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Posers and Puzzles

Posers and Puzzles

  1. Standard member Asher123
    Drunken Shogun
    18 Mar '04 22:09
    lasy joe is sitting on a beach chair, somewhere in Sudan, sipping a martini. The piece of string which surrounds the earth (which happens to be a perfect sphere) lay on the earth beside him. So joe decided to play a joke on the rest of the world so he cut the string, added a 1meter piece of string to it and then went around the world, raising the string up from the ground so that it is evenly spread around the globe again only off the ground. When he gets home, he sees his two legged cat bipod crying because his milk dish is on the other side of the string and now that it's off the ground, bipod can't get passed it.....


    here's the question: (finally) is the piece of string high enough off the ground for an average sized bipedded cat can get under it..

    the answer shocked the hell out of me
  2. Subscriber Marinkatomb
    wotagr8game
    19 Mar '04 00:20
    I'll take a guess at no, but it's obviously yes for some wierd reason. Wots the answer??
  3. 19 Mar '04 00:24
    Originally posted by Asher123
    lasy joe is sitting on a beach chair, somewhere in Sudan, sipping a martini. The piece of string which surrounds the earth (which happens to be a perfect sphere) lay on the earth beside him. So joe decided to play a joke on the rest of the world so he cut the string, added a 1meter piece of string to it and then went around the world, raising the string up ...[text shortened]... nd for an average sized bipedded cat can get under it..

    the answer shocked the hell out of me
    circumference = 2*Pi*R

    so set 2*Pi*R_old + 1 meter = 2*Pi*R_new

    then the new radius is the old radius plus 1/(2*Pi) meters.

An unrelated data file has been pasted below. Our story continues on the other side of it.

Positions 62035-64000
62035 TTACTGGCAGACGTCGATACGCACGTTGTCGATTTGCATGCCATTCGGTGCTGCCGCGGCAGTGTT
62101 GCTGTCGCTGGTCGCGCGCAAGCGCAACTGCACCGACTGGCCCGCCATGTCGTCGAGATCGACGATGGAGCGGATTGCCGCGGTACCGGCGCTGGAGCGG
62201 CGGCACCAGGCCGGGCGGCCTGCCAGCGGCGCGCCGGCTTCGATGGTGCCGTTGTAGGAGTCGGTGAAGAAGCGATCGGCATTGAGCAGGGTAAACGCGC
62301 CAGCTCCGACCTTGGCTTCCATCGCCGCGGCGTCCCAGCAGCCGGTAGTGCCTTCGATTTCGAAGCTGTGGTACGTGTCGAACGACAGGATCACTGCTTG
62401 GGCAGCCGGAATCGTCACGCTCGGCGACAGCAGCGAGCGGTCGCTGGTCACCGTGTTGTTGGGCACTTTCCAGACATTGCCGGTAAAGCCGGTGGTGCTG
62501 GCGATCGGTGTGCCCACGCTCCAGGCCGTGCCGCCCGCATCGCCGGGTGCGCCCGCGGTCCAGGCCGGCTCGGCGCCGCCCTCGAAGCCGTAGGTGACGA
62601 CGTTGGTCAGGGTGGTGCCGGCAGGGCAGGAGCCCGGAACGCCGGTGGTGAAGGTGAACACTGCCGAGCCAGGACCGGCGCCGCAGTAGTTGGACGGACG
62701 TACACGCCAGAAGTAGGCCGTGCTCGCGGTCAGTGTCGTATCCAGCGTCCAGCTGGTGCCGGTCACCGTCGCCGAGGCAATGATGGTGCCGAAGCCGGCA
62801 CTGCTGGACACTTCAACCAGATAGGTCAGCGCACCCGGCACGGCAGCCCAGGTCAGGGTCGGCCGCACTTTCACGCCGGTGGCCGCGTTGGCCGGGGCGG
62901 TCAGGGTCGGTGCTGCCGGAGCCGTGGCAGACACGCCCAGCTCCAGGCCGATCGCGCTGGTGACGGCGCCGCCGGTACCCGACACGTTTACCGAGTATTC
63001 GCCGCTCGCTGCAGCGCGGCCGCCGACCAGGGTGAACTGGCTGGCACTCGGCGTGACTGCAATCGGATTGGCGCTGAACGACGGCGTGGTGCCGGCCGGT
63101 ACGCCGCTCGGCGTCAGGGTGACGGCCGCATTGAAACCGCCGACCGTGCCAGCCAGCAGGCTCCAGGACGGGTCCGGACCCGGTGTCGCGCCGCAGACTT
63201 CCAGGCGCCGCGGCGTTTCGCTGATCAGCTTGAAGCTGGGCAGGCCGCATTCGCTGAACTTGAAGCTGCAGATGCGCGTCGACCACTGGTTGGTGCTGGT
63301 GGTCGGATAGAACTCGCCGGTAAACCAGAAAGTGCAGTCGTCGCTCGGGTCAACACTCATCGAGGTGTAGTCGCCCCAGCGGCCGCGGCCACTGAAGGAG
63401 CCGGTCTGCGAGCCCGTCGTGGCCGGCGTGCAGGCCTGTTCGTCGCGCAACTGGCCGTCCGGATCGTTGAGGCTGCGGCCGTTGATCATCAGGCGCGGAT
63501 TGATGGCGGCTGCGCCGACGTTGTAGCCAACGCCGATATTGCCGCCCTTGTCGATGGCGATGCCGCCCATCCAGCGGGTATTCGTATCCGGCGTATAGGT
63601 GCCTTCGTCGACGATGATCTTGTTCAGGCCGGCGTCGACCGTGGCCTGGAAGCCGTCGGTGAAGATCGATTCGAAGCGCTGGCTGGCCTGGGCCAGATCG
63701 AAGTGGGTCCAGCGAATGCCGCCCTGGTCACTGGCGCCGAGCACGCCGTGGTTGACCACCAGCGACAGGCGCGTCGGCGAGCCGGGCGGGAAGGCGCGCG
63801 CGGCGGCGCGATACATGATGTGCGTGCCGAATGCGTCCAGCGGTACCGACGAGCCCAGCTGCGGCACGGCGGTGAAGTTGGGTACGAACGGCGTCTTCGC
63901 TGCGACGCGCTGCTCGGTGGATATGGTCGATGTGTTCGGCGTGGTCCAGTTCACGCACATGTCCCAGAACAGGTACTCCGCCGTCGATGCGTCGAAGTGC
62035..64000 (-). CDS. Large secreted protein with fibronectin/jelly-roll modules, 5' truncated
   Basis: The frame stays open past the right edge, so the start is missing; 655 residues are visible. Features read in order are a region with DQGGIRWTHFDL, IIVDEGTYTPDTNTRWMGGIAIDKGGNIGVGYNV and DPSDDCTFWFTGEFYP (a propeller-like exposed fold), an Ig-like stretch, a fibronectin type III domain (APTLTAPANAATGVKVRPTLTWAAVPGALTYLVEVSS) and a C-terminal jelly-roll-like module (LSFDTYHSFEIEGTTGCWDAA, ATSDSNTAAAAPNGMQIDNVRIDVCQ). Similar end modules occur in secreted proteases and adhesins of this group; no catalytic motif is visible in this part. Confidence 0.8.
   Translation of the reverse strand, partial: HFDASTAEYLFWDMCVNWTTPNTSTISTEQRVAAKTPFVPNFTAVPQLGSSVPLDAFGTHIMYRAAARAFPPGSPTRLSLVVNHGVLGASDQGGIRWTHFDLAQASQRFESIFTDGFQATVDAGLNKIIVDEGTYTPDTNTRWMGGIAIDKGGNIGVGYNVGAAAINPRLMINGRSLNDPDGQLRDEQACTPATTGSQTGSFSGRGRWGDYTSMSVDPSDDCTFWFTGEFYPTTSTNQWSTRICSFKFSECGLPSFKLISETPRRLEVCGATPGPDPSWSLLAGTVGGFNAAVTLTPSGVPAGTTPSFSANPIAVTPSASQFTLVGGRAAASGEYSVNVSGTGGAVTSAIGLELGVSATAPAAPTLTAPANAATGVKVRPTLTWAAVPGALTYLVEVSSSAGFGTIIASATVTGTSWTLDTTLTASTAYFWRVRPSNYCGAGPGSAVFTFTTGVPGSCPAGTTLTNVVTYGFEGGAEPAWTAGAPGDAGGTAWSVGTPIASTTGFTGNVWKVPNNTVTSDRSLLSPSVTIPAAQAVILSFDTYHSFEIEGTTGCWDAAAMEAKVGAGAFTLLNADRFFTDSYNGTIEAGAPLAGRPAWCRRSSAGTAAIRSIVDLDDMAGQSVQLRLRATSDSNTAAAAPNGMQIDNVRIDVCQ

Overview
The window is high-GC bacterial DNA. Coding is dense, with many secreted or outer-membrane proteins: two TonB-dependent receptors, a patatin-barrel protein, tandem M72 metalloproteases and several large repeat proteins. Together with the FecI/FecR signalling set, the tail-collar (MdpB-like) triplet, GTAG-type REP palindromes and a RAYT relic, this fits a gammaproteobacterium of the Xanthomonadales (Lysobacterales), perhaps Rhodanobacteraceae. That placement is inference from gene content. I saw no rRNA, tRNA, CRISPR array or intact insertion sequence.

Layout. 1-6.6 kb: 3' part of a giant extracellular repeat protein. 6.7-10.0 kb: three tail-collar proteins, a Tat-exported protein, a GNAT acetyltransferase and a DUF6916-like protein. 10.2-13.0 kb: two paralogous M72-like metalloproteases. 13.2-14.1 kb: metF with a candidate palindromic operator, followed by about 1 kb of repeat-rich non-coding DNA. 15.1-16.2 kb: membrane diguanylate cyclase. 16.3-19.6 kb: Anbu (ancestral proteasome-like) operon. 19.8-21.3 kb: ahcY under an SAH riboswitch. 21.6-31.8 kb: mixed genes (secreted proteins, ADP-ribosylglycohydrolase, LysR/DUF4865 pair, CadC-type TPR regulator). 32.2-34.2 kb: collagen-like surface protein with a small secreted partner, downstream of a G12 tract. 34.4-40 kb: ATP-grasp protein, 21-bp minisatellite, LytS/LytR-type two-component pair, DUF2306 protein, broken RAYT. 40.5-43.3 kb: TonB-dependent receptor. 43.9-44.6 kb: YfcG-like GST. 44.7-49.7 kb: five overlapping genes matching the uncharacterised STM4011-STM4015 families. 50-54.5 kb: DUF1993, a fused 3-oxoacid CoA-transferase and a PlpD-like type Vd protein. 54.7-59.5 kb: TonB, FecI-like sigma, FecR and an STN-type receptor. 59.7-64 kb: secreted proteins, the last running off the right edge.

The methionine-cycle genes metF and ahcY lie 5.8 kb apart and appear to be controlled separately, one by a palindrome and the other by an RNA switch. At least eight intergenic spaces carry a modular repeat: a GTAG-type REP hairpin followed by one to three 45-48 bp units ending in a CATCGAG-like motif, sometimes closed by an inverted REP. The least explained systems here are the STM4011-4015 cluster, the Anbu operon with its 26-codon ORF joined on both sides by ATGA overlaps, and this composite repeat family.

so the string should be about 6 inches off the ground in the final state.

    i think a cat could probably squeeze under that. It is a surprising result that the string is now that high off the ground.
  4. Standard member eyeqpc
    Robbo
    19 Mar '04 00:38
    How big is your average sized bipedded cat. You see the only bipedded cat I know of is Cheshire, and I am not sure how big C.C. is.
  5. Standard member Asher123
    Drunken Shogun
    19 Mar '04 15:00
    Originally posted by davegage
    circumference = 2*Pi*R

    so set 2*Pi*R_old + 1 meter = 2*Pi*R_new

    then the new radius is the old radius plus 1/(2*Pi) meters.
    so the string should be about 6 inches off the ground in the final state.

    i think a cat could probably squeeze under that. It is a surprising result that the string is now that high off the ground.
    correct!
    2PiR=circumference (C)
    which means R=C/2Pi
    new R=New C/2Pi
    => new R =(C+1)/2Pi
    => new R = C/2Pi + 1/2Pi
    c/2pi has already been established as R
    => new R= R + 1/2Pi meters

    so yup that's aboot 6 inches more or less. Isn't that odd?
  6. 19 Mar '04 18:25
    Certainly seems weird. If you have zero start circumference, or the size of the universe - the increase in radius when you add 1 metre to the circumference is the same.

    r = c / (2.pi)

    dr/dc = 1 / (2.pi)
  7. Standard member Asher123
    Drunken Shogun
    19 Mar '04 19:19
    exactly - 2PiR shows us more than a simple ratio it shows that the increase in circumference affects the radius at 1:1/2Pi regardless of the actual values
  8. 20 Mar '04 04:32
    Interesting.